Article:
Five Elements of Efficient Writing

pen to paper

“Beware of advice—even this.”
—Carl Sandburg,

1. Main plot
When writing you should have a clear and manageable idea or plot. Without getting stuck in a box, you should know what you want to write and where you want to go. The plot needs to be clear to you. It is also important to think of subplots and link to the main plot. It is okay to stray from the plotline when you start writing, but it is important to have a good idea of what you want to write before starting.

2. Organisation.
It is an good idea to figure out how you like to organize your writing. There’s no correct way to write a novel, but you need to know how you write best.
Some writers prefer to write a book from beginning to end. Other writers like to start with the ending. Some pick and choose, and just write whatever part they feel like writing.
What is important is that you organize it in a way that you can cope with. What I would advice is to have a list of events or scenes which you know your novel will need. That way you will be able to notice it if you drift too far off track, besides keeping a list  will save you time later and help you battle writer’s block.

3. Limit research time. 
Okay, I know that fiction is fiction, but sometimes it is comforting to know that you are being accurate. When I write I like to do the research immediately when a problem or question arises. In a sense this means I am always doing research, and I lose a lot of time doing it.
Time spent researching is time you could have spent writing. This is why I would advice everyone to separate their writing and research time. When I do research mid-writing I don’t get back to writing that day. If some questions arise, write them down in a separate document (or if you have scrivener write it in the research folder) and research it when you have done your writing for the day/week. Remember, if you find a good source, write it down, save it. It will come in handy when you start writing query/submission  letters.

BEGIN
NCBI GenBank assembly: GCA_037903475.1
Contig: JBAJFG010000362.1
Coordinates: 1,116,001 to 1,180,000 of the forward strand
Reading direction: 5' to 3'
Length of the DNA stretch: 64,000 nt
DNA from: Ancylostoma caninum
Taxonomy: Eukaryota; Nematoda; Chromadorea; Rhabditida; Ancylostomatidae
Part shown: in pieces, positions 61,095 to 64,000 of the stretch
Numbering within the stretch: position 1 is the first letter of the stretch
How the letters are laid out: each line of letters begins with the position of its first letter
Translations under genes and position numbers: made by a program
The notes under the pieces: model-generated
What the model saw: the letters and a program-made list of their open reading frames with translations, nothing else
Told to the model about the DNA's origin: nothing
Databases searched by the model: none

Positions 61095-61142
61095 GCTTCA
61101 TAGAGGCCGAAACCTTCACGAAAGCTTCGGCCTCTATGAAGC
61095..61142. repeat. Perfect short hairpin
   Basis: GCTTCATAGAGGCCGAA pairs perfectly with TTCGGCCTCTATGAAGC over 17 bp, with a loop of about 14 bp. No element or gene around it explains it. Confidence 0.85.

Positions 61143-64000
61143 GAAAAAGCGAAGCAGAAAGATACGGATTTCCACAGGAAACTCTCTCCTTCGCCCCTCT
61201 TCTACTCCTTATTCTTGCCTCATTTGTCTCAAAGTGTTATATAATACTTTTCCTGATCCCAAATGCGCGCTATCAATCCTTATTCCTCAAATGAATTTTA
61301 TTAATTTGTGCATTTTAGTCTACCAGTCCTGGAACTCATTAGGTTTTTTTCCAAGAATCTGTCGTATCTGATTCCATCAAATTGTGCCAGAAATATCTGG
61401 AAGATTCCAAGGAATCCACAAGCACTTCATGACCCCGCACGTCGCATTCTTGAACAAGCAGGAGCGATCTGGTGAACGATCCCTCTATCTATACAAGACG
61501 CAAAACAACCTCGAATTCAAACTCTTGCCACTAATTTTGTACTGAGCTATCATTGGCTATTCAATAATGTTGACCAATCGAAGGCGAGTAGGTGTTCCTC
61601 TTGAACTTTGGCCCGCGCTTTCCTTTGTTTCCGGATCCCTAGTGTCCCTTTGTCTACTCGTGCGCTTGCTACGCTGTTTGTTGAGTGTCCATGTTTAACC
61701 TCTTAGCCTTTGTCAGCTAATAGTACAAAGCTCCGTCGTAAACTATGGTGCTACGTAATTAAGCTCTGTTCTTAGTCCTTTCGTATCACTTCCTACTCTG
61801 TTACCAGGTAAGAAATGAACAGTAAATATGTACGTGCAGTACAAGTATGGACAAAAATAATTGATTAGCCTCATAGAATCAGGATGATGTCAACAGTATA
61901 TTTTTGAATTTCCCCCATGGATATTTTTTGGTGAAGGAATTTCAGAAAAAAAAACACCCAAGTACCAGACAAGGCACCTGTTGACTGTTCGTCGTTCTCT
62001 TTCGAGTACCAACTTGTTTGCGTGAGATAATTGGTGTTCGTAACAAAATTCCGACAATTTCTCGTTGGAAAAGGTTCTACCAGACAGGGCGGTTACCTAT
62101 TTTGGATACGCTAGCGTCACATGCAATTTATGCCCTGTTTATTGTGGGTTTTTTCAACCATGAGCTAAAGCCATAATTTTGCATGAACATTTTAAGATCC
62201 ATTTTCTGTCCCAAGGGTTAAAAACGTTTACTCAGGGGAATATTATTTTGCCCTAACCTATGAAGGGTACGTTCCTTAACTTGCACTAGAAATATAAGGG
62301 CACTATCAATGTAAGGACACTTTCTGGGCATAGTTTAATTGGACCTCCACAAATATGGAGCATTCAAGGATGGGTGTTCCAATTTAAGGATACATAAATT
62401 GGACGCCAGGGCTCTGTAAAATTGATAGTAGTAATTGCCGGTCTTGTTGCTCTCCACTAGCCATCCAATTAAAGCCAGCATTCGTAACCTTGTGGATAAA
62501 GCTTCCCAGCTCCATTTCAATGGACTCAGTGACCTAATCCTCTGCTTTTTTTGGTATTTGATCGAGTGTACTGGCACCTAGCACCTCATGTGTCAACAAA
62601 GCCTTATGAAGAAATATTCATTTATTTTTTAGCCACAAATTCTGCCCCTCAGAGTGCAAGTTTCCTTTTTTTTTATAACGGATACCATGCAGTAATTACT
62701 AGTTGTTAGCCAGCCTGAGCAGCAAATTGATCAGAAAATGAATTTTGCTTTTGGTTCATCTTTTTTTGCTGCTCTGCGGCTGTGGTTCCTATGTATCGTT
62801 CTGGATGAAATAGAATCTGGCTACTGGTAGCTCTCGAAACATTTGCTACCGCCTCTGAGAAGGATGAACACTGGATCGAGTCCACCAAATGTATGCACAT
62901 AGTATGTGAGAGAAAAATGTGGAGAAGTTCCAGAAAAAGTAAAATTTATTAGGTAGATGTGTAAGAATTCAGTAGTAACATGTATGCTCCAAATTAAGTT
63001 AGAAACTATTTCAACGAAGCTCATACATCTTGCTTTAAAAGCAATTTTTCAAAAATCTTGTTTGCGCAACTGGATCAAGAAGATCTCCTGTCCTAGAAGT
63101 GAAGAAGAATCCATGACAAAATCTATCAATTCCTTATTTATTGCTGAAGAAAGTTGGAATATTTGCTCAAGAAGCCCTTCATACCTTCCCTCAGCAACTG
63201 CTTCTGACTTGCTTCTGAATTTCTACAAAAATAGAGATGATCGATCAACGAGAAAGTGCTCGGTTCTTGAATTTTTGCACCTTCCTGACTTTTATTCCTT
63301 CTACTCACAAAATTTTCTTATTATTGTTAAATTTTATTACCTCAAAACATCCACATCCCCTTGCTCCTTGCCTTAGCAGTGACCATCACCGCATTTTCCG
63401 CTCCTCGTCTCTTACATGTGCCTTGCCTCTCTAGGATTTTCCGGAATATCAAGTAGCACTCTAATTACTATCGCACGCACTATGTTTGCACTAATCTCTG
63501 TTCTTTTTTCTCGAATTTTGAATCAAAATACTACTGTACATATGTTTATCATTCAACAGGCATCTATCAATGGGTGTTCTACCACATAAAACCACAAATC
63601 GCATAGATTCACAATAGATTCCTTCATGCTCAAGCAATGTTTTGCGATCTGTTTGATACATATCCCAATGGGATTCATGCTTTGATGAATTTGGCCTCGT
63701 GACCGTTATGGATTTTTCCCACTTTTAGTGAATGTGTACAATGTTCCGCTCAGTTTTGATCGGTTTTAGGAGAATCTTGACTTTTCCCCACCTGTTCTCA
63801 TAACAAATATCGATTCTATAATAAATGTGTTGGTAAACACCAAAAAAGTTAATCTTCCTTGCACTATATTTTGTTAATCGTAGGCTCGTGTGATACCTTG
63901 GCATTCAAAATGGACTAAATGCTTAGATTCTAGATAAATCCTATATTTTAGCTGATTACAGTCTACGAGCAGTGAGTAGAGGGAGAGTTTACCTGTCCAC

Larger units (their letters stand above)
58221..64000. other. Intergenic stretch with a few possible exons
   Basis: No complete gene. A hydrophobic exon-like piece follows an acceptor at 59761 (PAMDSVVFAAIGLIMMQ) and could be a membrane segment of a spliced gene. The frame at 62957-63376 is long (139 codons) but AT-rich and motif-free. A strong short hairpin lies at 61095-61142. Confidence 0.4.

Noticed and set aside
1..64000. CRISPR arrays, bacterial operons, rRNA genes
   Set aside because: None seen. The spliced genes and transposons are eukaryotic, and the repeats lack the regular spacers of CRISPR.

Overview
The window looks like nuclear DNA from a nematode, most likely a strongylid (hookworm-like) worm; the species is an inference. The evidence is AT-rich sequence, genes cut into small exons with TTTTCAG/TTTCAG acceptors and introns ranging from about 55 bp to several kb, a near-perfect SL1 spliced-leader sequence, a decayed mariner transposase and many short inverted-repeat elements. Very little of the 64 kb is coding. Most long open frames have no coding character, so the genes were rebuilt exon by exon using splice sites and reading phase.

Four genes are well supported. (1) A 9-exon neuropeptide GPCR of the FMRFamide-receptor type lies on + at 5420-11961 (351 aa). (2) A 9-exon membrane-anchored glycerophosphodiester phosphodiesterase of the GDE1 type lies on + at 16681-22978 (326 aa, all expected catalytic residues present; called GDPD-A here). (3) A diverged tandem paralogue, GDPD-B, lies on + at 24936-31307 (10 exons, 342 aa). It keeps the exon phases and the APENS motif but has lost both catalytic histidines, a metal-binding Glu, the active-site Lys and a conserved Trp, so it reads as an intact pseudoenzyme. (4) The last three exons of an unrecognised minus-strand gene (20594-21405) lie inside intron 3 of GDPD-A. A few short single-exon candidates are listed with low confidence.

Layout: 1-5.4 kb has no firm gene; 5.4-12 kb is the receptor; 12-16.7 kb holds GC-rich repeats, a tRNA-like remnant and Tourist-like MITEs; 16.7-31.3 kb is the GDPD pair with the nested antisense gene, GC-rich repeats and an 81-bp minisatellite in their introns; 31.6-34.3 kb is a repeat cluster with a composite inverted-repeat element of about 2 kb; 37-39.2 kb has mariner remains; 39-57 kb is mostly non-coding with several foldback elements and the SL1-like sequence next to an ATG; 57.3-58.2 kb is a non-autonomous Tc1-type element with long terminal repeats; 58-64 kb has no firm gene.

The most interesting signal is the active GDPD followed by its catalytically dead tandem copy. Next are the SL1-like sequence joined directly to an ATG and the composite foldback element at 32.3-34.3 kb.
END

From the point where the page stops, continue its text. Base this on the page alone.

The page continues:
4. Expression, word choice and Point of View.
Language is clear, specific, accurate, and appropriate to the audience, purpose, and material. Every narrator you write will have different ways of expression and word choices. Many books feature multiple Points of View, and it is important to write in a way so your future reader can distinguish between narrators.
As an author your voice will always shine true, but after a while you should make word choices based on the character you are writing.

5. Grammar, spelling and formalities. 
Everyone make mistakes when it comes to grammar and spelling. In your first draft it’s not too important. Leave the tweaking for the editing process. Write when you write, if you strive for perfection on your first go you might end up never finishing anything.


2 responses to “Five Elements of Efficient Writing

  1. It’s nice to remind yourself about underlying concepts now and then, because it is so easy to loose site of them. These elements are just that, and good to be reminded of. Though the fun aspects of “organization” for me include not just the original organization, but also seeing the plot and characters evolve and correct my original impression of the story line.

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